Motorola sued by shareholders over Google sale price

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Just when I thought that Motorola shareholders would be happy with its sale to Google for $12.5 billion, it turns out I couldn’t have been more wrong. In fact, shareholders were hoping that the sale price would be so much higher that they decided to sue Motorola Mobility for the insult. I guess selling itself at a 63% premium over its closing price the business day before its sale wasn’t nearly enough.

BusinessWeek reports:

Investor John W. Keating’s complaint, which was filed yesterday at the state courthouse in Chicago, also names Google and nine members of Motorola Mobilty’s board as defendants. The companies announced their agreement earlier in the day.

“The offered consideration does not compensate shareholders for the company’s intrinsic value and stand-alone alternatives going forward, nor does it compensate shareholders for the company’s value as a strategic asset for Google,” Keating claims.

So, are the shareholders suing over just the “intrinsic and strategic” value of Motorola Mobility? Something that might be considered intangible?

Motorola Mobility, spun off from Motorola Inc. in January, sold 11 million devices including 4.4 million smartphones and 440,000 tablet computers last quarter, it said last month, reporting net revenue of $3.3 billion in the second quarter, a 28 percent increase from the same period a year earlier.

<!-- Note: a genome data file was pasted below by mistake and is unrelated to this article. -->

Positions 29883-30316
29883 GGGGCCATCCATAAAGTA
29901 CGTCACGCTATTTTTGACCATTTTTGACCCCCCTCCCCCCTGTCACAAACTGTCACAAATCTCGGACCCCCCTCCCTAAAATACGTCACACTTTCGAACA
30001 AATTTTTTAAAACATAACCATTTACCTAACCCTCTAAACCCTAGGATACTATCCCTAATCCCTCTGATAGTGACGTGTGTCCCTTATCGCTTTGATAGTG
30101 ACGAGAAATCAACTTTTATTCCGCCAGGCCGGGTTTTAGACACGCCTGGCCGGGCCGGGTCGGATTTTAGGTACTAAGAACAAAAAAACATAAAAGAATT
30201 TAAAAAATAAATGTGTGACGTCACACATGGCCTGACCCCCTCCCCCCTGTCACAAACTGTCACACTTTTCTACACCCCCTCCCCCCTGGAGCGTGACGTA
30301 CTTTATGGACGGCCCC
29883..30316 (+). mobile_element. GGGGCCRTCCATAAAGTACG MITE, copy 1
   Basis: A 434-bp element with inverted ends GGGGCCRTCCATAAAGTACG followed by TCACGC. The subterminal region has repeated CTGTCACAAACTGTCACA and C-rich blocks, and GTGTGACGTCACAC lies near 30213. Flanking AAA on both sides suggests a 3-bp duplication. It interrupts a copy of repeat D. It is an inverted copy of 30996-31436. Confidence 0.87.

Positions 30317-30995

“Motorola has experienced an economic resurgence since separating into two separate companies,” Keating said in a complaint filed on behalf of all Motorola Mobility stockholders. “The Android smartphone technology it relies on continues to gain ground on Apple’s iPhone.”

Oh, I guess not. $3.3 billion in one quarter is about a quarter of the total cost of Google’s acquisition, so I suppose it’s only fair to long-term shareholders that Motorola consider a higher price. But it didn’t, and so now those shareholders are pissed off.

It will be interesting to see how this plays out, as investors are looking to file a class-action lawsuit against Motorola Mobility and CEO Sanjay Jha.

  • Anonymous

    Wow! they put Google on hot seat.. 

  • Anonymous

    Don’t confuse revenue with earnings when applying mutliples to a valuation.  At the end of the day, the stock price should reflect the market concensus, based on public information.  The BoD clearly has inside information and has also deemed the 63% premium a good deal for its shareholders.  Sure, Google may have a lot to gain from MOTO’s patent portfolio…but it could also weaken its other existing OEM relationships.  I’m not sure MOTO’s BoD can easily find a similar suitor with such deep pockets…not without running the real risk of antitrust derailment.  A 63% premium is nothing to scoff at.

    IMHO.

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